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Irish Insights

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    Notre Dame's Kyle Brindza was named to the preseason watch list for the 2014 Lou Groza Award. The Lou Groza Award is given annually to the nation's best placekicker.
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    Notre Dame center Nick Martin was placed on the watch list for the Rimington Trophy, given annually to the nation's best player at that position.
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Irish stay true to themselves

LOS ANGELES – Notre Dame wasn’t perfect Saturday night against USC.

The Irish were just themselves.

And that was enough to secure a 22-13 victory to push No. 1 Notre Dame to 12-0 and into the national championship game.

“I wouldn’t say perfect game, but we did enough to win,” said running back Theo Riddick, who ran for 146 yards with a touchdown and caught three passes for 33 yards against the Trojans (7-5). “So that is all that counts.”

The Irish can now count themselves among the two teams that will play in the BCS championship game on Jan. 7 in Miami.

Notre Dame will have to wait a week to find out its opponent, but its foe for the title game will likely come out of next week’s SEC championship game between Alabama (11-1) and Georgia (11-1).

“The way it’s set up, only two teams can play for a national championship,” coach Brian Kelly said. “It feels great that you have that opportunity.”

The opportunity to play for the school’s first national championship since 1988 was not expected from this Irish team.

After back-to-back 8-5 seasons in Kelly’s first two years, even athletic director Jack Swarbrick admitted to reporters after the game that he thought Notre Dame was a year away from competing for national championship.

“We came into the season unranked,” Riddick said. “We have something to prove, and the mentality was if we win all of our ballgames, we have a chance at the national title. And we did that. So look at us now.”

Swarbrick may see the Irish as being ahead of schedule, but he knew he brought in the right coach when he replaced former coach Charlie Weis with Kelly after the 2009 season.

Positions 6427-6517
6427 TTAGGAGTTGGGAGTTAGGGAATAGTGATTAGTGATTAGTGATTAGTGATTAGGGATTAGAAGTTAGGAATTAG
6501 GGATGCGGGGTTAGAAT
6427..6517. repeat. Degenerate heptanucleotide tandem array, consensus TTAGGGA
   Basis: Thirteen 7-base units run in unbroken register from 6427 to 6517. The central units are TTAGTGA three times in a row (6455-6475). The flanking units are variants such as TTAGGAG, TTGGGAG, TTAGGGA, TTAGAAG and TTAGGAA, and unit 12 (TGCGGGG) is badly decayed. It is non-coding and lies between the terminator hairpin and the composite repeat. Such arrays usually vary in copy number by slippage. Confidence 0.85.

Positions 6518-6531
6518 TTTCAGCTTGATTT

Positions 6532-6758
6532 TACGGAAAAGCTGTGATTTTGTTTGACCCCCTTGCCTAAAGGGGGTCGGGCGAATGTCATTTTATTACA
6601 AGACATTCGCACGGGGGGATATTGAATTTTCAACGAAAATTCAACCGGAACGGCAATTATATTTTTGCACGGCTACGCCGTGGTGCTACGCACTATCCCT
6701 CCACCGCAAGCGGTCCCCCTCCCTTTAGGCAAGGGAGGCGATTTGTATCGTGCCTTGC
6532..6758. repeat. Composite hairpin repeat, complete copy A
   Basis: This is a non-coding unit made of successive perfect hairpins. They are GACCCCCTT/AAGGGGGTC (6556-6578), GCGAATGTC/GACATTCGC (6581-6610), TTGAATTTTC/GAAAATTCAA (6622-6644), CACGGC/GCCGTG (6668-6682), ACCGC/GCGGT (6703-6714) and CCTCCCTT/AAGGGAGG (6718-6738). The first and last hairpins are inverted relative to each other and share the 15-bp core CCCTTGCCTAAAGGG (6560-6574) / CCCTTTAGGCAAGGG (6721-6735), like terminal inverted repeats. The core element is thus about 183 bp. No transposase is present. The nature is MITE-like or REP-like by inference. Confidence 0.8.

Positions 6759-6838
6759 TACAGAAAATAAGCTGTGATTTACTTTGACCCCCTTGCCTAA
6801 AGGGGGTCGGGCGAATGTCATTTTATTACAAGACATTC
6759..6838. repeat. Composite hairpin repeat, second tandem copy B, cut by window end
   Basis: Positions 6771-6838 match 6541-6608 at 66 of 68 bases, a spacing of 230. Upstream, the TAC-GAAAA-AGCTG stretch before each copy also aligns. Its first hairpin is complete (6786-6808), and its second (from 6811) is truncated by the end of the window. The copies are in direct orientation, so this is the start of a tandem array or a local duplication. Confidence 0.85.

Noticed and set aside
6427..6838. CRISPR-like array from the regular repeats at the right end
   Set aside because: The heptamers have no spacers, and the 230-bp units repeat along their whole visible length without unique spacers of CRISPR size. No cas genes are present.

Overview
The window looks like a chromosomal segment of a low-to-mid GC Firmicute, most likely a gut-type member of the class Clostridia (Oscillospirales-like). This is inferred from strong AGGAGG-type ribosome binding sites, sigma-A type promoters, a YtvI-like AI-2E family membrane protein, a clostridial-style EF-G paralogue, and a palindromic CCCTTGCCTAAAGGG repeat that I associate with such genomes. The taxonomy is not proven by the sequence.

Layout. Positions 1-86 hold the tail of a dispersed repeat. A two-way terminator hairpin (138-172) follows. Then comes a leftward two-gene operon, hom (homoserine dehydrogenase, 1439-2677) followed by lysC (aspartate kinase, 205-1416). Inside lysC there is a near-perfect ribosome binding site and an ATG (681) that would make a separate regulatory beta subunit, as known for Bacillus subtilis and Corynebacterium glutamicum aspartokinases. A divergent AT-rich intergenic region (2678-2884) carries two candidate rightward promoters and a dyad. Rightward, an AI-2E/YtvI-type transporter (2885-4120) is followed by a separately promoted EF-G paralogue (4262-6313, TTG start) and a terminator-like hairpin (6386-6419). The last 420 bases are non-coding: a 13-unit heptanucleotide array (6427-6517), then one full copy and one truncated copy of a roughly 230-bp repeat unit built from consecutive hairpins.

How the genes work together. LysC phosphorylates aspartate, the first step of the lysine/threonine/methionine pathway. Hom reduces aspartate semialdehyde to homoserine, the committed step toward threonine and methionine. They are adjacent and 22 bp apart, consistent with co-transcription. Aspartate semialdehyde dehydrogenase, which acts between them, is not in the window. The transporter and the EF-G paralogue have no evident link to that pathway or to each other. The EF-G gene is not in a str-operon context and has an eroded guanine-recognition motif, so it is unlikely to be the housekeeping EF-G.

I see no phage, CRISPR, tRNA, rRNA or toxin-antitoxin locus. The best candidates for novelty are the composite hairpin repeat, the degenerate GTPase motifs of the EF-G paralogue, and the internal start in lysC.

“He knew how to build a program,” Swarbrick said of Kelly. “He could explain it. He could articulate every element of it. He could tell me exactly what all of those elements were and how he was going to address them. That is what we were missing, the program elements.

“As you can see, we had some really talented kids, great leaders, and our problem was the other stuff. And he knew how to build that stuff, and he demonstrated it.”

Notre Dame demonstrated championship-caliber resolve with a second season-saving goal-line stance this year.

USC flew down to Notre Dame’s 4-yard line eight seconds after Kyle Brinda kicked his school-record tying fifth field goal with 5:58 to play, giving the Irish a 22-13 lead.

Trojans receiver Marqise Lee did all of the damage by first returning the kickoff 43 yards then hauling in a 53-yard pass from Max Wittek, who made his first start in place of the injured Matt Barkley, to get to the 4.

Wittek tried to go to Lee on the next two plays, but both times Irish cornerback KeiVarae Russell was called for pass interference to put the Trojans on the 1-yard line.

What followed was reminiscent of Notre Dame’s goal line stand against Stanford in Week 6.

Wittek was stuffed by defensive ends Stephon Tuitt and Kapron Lewis-Moore on his first attempt to get in from a yard out, and the USC redshirt freshman was stopped again by Tuitt on a second try.

Then after a timeout, USC running back Curtis McNeal got the ball only to be stopped by safety Matthias Farley and Lewis-Moore, and finally the Trojans’ threat ended when a pass to Soma Vainuku fell incomplete with 2:33 to play.

“It doesn’t matter what they do, it doesn’t matter where the ball is,” linebacker Manti Te’o, who had his seventh interception of the season and finished with five tackles to push him past 100 for the third year in a row, said.

“If we do our job, if we play to the best of our ability, then it really doesn’t matter.”

All that matter Saturday night was the Irish did enough to win.

Quarterback Everett Golson complete 15 of 26 passes for 217 yards with a touchdown and no interceptions. Brindza connected on field goals of 27, 29, 52, 33 and 19 yards.

And the only points USC got were from an 11-yard touchdown catch by Robert Woods and field goals from 39 and 21 yards out by Andre Heidari.

“You get this far into it, and now you start to look up and go, ‘Oh, we’re 11-0’ – you want to finish it off,” Kelly said.

And now Notre Dame can finish it off with a championship with just one more win after a 12-0 season.

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